|Charedim in a classroom (Jerusalem Post)|
In practical terms it really doesn’t matter much. Because the law wasn’t being enforced anyway. But it should matter and it should be enforced.
According to an article in the Jerusalem Post, it appears that the current coalition government in Israel is about to repeal the law requiring reduced government funding to schools that do not provide a core secular studies curriculum. Which they defined as teaching at least 11 hours per week in the subjects of English, math, and science. As the Charedi poster child for evil incarnate - Yesh Atid leader Yair Lapid said,
“How will the ultra-Orthodox youth support themselves without mathematics and English and without a basic toolbox for the labor market?
I have been a vocal supporter of requiring a core curriculum. Primarily because I see the poverty that has resulted in a growing community that refuses to get a basic education in those subjects. Their devotion to studying Torah is so strong that it precludes them studying anything else.
What about making a living? They have claimed that if and when the time comes for an Avreich to leave the halls of the Beis Hamedrash they will ‘find a way’ to make a decent living without it. How often, they might for example ask, does Euclidean Geometry come into play when earning a living? They consider it a waste of time. And they will point to the many among them who have made a successful transition from the Beis HaMedrash to the work place.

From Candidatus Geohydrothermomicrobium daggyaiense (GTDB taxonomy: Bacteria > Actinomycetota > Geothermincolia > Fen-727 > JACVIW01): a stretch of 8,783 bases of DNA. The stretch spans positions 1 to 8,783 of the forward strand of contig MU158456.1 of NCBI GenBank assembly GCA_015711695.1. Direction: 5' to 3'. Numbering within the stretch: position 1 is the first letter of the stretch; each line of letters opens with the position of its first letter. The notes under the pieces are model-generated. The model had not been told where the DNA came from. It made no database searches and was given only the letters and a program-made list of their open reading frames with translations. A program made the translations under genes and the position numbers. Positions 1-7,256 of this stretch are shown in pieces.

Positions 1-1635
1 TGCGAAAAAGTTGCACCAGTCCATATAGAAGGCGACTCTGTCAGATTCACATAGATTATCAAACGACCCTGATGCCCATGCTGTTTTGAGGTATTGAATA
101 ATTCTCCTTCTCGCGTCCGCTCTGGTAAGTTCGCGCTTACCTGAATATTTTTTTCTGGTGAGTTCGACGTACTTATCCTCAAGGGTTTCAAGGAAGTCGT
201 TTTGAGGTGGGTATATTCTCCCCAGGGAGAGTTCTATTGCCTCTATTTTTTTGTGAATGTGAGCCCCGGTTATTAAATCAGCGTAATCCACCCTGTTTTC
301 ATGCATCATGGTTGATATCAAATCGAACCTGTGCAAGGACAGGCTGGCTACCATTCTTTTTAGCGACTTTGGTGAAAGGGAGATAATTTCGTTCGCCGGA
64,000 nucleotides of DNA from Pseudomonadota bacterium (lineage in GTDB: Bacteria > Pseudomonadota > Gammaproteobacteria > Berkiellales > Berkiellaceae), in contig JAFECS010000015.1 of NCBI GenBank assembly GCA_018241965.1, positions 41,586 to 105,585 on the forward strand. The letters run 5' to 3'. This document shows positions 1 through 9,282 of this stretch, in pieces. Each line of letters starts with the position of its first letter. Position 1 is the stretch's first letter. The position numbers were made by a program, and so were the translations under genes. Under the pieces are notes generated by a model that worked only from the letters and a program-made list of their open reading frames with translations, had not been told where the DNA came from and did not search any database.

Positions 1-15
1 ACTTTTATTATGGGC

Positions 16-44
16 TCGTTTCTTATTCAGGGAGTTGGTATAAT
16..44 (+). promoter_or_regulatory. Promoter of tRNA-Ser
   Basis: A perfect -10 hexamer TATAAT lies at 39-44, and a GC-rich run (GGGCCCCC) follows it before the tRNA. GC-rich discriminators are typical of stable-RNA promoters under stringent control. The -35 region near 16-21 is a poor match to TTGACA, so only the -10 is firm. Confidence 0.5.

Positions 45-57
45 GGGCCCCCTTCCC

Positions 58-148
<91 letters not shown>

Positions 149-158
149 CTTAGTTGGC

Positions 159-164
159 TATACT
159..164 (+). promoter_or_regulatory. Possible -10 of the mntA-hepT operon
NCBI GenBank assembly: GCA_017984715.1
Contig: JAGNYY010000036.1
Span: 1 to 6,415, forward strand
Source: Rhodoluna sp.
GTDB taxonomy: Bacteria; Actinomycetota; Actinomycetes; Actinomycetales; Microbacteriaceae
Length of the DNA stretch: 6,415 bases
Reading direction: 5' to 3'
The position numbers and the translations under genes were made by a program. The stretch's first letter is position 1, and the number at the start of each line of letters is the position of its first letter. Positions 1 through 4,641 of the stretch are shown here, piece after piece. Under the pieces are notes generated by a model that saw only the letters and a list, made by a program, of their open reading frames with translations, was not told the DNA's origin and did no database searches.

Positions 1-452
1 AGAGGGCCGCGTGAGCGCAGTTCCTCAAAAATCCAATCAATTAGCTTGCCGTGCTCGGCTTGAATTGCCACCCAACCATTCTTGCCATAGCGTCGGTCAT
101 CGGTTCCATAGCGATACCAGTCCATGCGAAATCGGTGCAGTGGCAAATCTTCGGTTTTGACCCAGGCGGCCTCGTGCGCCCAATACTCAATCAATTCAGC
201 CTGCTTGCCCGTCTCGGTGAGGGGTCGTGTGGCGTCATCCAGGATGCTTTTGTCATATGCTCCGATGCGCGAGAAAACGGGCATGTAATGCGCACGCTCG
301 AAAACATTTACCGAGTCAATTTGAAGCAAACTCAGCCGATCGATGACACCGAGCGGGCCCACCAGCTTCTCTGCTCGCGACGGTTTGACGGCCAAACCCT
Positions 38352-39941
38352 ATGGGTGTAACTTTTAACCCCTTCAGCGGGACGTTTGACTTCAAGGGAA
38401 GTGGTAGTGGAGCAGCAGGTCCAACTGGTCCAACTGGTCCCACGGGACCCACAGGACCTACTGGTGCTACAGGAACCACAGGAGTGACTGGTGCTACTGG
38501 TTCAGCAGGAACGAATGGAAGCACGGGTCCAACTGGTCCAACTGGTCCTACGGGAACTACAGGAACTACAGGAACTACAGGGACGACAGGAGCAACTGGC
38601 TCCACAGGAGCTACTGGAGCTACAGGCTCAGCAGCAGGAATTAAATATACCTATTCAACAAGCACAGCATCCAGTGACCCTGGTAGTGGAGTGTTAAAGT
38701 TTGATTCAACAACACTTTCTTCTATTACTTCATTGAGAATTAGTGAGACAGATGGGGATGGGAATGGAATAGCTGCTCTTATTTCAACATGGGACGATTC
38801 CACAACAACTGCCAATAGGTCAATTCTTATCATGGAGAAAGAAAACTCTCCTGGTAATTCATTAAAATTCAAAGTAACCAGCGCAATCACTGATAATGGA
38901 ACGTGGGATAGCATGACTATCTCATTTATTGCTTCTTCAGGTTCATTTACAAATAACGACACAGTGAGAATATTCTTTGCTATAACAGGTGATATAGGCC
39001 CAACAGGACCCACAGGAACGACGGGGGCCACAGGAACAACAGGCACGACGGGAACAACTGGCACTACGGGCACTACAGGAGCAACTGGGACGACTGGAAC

Granted there are a lot of Avreichim that do ‘find a way’. There are a growing number of training programs just for that purpose. The only question is what percentage of them are able to do it without having received the basic study tools one gains in elementary school and high school. I have to wonder how many Avreichim left the Beis HaMedrash and couldn’t quite ‘make the grade’. And were then forced by that circumstance into menial low paying jobs.
In a related note, Rabbi Yitzchok Adlerstein pointed out a fascinating statistic in a recent Cross Currents article. It appears that the highest pass rate for those taking CPA exam for the first time for all universities in the state of New Jersey, is for students at BMG - better known as Lakewood Yeshiva! Rabbi Adlerstein wonders if:
...it might pay to rethink educational strategy altogether, at least for some students. If motivated people in their 20’s with practically no secular education at all can compete effectively with products of conventional educational systems, what can we learn about all the drill and reinforcement that is part of elementary education?
I am not at all surprised that there are some very bright students in Lakewood. Nor am I surprised that very bright students that are motivated to succeed will do what it takes to get there. Like study for a CPA exam.
I am reminded of Frank Abagnale, the infamous fraudster who – until he got caught - impersonated a variety of professionals without ever having been trained in those professions. In his guise as an attorney, he successfully passed the Louisiana Bar exam without ever attending law school! If you are smart enough and motivated enough, I guess you can do things like that.
But I am not sure I agree that we need to rethink our entire educational strategy. These are the exceptions – exceptional people that do not reflect the needs of the majority.